ACN eye-witness account shows how crisis in Syria has deepened
By Oliver Maksan and Clare Creegan
A call to redouble efforts to help Syrian refugees ahead of the winter has been made by the Middle East projects coordinator of a leading Catholic charity during a visit to the country. Father Andrzej Halemba, head of the Middle East projects section of Aid to the Church in Need, highlighted the ongoing need for the Catholic charity’s emergency and pastoral work in Syria, saying that it had helped people to survive. Aid to the Church in Need (ACN) has given over eight million euros in aid to the people in Syria since the outbreak of the war four years ago. It currently supports some 140 humanitarian and pastoral projects.
Speaking from Syria, Fr Halemba said: “My impression, after several visits since the beginning of this year, is one of increasing concern about the ever greater instability in Syria.
The military success of Daesh (ISIS)] causes fear and anxiety especially among the Christians. The future of the city of Aleppo, where many Christians still live, is uncertain.”
Fr Halemba said ACN’s project partners in the region are working for the good of the people “in an ever more efficient and coordinated way”. He said: “When I was in the Christian town of Marmarita near the Lebanese border, the gratitude for the aid that our benefactors have made possible was overwhelming. The people said that our benefactors had made it possible for them to survive. “One boy, when we met, only said one word in Arabic: shukran; thank you. Everyone was very moved by that. An old woman pleaded with me, with tears in her eyes, to go on helping the Christians in Syria so that they could stay.”
Marmarita is now home to many internally-displaced refugees, both Christian and Muslim. At the start of the war in spring 2011, Syria had 1.25 million Christians but today the European Union estimates that up to 700,000 Christians have fled abroad to escape the conflict. Although relatively safe from bombing, the cost of living in the town has risen and the displaced people living there do not have any work.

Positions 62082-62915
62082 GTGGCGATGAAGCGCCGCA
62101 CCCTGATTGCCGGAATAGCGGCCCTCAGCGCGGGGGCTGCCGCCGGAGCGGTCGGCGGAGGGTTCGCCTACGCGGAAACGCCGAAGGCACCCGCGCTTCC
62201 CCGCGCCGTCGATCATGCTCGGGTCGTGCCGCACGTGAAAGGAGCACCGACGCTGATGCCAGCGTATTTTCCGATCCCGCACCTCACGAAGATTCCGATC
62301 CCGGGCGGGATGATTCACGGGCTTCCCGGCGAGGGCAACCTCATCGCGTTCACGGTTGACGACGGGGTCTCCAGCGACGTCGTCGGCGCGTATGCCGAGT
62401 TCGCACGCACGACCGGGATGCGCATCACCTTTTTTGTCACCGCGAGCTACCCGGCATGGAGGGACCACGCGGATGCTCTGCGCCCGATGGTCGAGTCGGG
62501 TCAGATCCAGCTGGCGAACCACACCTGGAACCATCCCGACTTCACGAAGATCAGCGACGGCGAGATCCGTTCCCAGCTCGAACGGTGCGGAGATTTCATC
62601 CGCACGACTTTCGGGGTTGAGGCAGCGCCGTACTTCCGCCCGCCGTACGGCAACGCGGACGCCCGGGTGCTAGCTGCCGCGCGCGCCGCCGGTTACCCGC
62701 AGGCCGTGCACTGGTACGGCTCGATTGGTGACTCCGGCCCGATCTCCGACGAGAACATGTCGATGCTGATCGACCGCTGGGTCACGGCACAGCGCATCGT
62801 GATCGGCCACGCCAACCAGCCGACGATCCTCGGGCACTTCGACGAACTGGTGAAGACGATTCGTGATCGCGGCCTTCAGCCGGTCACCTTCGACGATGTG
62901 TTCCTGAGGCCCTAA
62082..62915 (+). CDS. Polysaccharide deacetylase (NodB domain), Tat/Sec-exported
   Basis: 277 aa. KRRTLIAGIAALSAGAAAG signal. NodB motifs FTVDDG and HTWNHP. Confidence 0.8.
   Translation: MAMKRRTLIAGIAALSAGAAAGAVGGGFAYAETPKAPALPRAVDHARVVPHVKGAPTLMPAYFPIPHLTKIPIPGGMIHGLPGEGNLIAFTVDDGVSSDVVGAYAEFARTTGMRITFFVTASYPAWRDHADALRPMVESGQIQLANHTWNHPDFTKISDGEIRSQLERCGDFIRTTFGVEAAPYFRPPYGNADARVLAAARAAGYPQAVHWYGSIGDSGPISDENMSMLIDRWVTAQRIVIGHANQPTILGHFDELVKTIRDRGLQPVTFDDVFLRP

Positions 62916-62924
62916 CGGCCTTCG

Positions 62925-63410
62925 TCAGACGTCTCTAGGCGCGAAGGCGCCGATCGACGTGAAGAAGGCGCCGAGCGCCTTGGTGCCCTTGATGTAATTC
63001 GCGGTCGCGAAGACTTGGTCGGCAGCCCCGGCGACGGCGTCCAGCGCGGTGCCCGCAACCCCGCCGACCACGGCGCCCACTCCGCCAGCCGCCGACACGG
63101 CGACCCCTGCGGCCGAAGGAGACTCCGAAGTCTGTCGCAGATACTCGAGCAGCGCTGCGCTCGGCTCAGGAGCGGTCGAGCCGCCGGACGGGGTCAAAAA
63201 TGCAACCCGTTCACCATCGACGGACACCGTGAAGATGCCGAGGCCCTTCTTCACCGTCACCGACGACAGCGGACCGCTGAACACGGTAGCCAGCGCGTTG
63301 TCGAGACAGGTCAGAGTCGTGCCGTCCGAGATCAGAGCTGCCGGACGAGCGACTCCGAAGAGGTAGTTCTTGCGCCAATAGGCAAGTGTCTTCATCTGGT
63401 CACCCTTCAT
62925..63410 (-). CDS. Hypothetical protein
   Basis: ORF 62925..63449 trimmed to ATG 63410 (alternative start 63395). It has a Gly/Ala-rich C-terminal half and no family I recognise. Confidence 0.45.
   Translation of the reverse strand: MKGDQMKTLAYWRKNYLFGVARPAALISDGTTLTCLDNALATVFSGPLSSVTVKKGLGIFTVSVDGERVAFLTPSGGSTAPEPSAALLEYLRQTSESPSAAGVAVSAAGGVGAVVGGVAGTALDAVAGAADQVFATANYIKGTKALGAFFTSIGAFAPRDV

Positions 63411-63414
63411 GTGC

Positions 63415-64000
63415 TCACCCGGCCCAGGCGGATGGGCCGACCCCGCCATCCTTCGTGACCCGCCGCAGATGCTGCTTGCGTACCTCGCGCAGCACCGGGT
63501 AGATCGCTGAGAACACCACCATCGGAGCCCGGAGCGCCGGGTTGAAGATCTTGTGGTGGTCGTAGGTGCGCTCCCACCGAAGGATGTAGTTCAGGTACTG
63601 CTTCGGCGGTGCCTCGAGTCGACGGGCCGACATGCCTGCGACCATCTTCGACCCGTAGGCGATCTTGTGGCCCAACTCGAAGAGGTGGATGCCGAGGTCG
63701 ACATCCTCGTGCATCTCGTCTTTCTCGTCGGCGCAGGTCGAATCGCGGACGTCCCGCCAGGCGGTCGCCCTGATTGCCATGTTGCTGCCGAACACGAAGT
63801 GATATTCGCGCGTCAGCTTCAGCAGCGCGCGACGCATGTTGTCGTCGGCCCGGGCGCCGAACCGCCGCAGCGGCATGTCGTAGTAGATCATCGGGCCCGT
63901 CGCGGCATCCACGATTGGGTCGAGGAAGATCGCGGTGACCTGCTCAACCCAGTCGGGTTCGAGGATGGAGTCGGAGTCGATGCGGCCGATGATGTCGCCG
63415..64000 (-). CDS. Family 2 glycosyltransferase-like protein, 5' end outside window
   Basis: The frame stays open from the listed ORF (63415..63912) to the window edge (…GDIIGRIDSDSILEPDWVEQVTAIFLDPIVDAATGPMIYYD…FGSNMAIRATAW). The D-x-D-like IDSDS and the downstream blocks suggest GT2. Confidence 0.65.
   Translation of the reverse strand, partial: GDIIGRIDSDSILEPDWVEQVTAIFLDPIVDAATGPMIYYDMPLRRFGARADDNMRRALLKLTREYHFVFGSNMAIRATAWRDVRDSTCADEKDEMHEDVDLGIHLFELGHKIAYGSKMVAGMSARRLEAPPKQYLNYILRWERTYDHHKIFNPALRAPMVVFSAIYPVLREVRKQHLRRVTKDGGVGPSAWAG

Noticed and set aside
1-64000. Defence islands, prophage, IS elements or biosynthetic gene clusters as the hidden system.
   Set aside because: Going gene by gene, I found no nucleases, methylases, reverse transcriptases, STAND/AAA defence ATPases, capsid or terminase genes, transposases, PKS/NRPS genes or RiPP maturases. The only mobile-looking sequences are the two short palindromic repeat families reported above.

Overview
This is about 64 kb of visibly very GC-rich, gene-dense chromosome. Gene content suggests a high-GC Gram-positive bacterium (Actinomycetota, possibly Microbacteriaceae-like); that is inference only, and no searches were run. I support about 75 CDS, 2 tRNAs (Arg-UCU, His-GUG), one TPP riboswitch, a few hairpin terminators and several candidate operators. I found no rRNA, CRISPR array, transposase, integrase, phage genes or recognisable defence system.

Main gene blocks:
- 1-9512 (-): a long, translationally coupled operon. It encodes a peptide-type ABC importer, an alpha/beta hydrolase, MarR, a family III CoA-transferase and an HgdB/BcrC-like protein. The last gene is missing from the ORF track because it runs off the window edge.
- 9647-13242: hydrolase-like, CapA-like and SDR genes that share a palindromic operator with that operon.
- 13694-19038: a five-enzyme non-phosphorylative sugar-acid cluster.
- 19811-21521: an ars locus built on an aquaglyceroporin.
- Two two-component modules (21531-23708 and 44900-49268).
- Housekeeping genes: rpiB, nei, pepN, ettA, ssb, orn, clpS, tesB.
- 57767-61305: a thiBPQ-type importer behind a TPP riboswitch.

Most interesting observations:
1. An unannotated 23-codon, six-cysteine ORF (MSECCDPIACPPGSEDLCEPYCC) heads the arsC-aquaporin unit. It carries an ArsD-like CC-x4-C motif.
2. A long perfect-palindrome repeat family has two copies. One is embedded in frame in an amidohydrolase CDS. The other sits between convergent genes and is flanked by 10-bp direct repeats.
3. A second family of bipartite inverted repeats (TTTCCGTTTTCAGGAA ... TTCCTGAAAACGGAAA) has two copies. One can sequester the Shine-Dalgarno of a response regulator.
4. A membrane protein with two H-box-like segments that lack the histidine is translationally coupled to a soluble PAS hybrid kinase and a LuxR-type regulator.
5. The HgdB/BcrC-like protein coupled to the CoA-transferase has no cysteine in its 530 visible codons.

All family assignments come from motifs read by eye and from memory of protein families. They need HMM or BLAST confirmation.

Fr Halemba is particularly concerned about the effect the coming winter will have on displaced families. He said that gas and fuel were in very short supply and were very expensive, adding “Last year some 50 people died from the cold. We will therefore need to pay particular attention to aid for the winter.”
Neville Kyrke-Smith, Aid to the Church in Need (UK) National Director, echoed Fr Halemba’s comments that more help is needed to help those that have remained behind in Syria. Highlighting Middle East emergency and pastoral projects being paid out by the UK section of ACN, he said: “Having been to refugee camps in Iraq and in Lebanon close to the border with Syria, I know how important the help of ACN is for people who are stranded and who are totally dependent on the help of others.
He went on to say “It is vital to sustain that help and support. There are many displaced and refugees who want to go back. Christians are important bridge-builders in the Middle East and we want to help them continue to play their important role in the birthplace of Christianity.”